As first-generation, US-born Cuban-American who works with a lot of big businesses, I am often asked how I feel about President Trump. I won’t comment on my personal opinion or public policy. But personally, I believe that the “Trump Factor” has been really good for individuals as a whole. I see people all around me, of all political persuasions, in all kinds of leadership positions -- whether they are struggling against or supporting the President -- genuinely working to understand where they fit in.
What the Trump Factor has done is compel people to put themselves in the center of the conversation, which is exactly what I have been telling businesses and their leaders to do for years in the workplace. They are gaining greater clarity about how this change in DC impacts them, their families, their friends, people like and unlike them and society as a whole. They want to be aware of and fight for what they believe are the right or wrong decisions. They want to show their influence. They are looking in the proverbial mirror, tackling key issues and asking important questions about the future.
The Non-Complacent Perspective
This is a demonstration of accountability, and these conversations are astounding to observe considering most people didn’t vote for either or any candidate and thus only influenced and were accountable for the election passively. Simply put, many of them were complacent. They assumed things were working or would work themselves out. As a result, people lost trust and retrenched in their beliefs, associating only with those who were like them and failing to be open-minded about the issues that lay beneath the surface -- the things that people may have been thinking but did not dare to say.
If you truly want to bring these things into current conversations and face whatever uncomfortable truths they reveal in order to be open-minded about decision-making and its consequences, leaders must do these three things:
1. See beyond the obvious.
We are trained in school to be linear thinkers. That linear thinking gives us tunnel vision, forcing us to see only the opportunities that are in front of us. It closes us off to what lies around the corner and four or five steps ahead. When we see beyond the obvious, we can anticipate the unexpected, manage crises and adjust or adapt before circumstances force our hand. That’s how we elevate our performance with lasting significance and give our actions greater chance to withstand challenges. Performance isn't just about doing things faster, better or even smarter; it’s about making sure we are efficient and have the ability course-correct before acting. Failure to do so often creates chaos.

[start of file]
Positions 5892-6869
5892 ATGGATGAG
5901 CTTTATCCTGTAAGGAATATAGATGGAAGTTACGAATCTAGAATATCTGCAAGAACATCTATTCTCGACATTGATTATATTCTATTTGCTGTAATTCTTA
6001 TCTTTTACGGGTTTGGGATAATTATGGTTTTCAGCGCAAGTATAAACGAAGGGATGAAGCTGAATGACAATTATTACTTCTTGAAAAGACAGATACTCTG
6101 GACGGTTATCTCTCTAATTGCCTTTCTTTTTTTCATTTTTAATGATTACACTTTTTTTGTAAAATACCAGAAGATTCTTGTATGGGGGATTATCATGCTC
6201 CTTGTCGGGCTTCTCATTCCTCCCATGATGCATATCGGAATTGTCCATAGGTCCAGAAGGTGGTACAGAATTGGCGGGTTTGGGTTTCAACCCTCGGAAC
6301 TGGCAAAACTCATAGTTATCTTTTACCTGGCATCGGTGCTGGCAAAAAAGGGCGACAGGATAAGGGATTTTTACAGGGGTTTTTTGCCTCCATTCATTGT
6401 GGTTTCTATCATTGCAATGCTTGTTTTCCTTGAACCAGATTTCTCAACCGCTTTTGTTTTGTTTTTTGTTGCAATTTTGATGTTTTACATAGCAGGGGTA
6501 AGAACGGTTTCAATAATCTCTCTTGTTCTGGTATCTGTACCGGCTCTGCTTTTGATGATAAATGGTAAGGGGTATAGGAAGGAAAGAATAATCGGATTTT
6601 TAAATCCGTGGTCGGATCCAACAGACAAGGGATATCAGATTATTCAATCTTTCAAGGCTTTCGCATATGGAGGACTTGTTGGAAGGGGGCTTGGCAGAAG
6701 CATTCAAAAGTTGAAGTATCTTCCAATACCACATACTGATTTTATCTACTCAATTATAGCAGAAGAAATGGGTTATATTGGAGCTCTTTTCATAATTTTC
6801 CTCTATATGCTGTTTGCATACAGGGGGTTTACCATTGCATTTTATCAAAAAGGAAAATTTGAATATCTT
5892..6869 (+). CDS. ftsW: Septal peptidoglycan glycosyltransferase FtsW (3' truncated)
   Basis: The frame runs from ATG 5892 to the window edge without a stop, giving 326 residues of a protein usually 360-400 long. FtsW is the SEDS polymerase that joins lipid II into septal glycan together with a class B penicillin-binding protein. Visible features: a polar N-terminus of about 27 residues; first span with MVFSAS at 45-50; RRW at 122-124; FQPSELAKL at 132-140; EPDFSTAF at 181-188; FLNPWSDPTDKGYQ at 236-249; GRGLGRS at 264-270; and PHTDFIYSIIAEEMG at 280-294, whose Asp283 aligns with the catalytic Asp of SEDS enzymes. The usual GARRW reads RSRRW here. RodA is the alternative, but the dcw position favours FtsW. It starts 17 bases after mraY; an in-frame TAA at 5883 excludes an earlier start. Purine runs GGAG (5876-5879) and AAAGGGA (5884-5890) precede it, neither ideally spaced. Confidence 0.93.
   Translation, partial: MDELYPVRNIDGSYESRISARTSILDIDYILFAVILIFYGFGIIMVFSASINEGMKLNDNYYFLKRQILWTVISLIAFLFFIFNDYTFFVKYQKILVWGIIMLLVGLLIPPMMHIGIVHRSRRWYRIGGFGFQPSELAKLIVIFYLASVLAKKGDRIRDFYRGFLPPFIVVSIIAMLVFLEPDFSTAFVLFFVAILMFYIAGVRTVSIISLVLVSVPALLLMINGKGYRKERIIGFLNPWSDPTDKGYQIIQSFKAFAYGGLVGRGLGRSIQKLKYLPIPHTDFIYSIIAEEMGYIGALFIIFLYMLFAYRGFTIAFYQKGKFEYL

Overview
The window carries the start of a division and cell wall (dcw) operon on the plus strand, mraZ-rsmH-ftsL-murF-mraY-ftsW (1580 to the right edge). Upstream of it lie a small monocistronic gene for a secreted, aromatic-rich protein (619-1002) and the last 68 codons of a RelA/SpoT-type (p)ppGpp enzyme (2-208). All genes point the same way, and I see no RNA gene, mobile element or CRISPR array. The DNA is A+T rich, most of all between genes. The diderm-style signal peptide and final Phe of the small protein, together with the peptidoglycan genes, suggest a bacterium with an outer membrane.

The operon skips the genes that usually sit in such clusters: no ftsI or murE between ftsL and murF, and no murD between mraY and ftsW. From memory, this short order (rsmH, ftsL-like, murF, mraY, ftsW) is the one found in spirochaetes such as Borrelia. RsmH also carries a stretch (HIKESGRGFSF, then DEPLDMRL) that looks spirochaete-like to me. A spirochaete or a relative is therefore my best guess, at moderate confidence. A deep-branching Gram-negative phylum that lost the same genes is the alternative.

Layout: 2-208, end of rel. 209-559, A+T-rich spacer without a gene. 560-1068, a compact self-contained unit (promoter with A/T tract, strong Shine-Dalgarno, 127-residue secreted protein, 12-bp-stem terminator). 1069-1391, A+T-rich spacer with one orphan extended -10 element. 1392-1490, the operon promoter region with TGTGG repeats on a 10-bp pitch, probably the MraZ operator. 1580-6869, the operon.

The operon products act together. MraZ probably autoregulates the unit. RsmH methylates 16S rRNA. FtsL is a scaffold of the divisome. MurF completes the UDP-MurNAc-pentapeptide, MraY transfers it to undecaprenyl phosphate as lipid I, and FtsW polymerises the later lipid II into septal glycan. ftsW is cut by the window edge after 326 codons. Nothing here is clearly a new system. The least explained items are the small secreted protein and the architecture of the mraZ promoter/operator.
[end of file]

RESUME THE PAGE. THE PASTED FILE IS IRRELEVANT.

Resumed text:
2. Bring others into the fold more quickly.
It’s impossible to time the market these days -- if it ever was. The marketplace is moving so quickly, and there is so much uncertainty that reacting with speed is not necessarily the best course of action. Instead, leaders should take a step back and bring others into the fold faster and let them have influence. But too often, leaders enable the exact opposite from their team members: complacency. That complacency leads to conformity -- closed-minded thinking that closes us off to opinions we simply do not like.
3. Understand that deciding to act is often the easiest part of leadership.
A colleague of mine recently asked me, "How do you draw the line between allowing too much influence so you can't decide and acting? How do you decide when to act?"
"Decisions are easy," I told him.
People get so caught up in deciding, but it is the consequences of those decisions that people do not think enough about -- what the decisions solve for. It doesn’t matter what side of the aisle you are on just like it doesn't matter what industry you're in, where your business is or how many people you employ: Leaders cannot just keep “doing” to set the tone. They eventually need to understand the whole and the interconnectedness of things. If we make decisions based on what we think is right without understanding the impact it has, then we are not making decisions that foster sustainable growth and improvement.
The open-minded evolution.
I have said this many times before, and it bears repeating now: Change today is too often enabled by fear, distrust and uncertainty. Change leads to substitution that slows progress down. This is why change and the open-minded evolution require distinctly different mindsets. Evolution leads to reinvention and growth. But you can’t do that when divisiveness overpowers one’s ability to be open-minded. Division perpetuates silos and victimization and will never lead to the sustainable change we seek.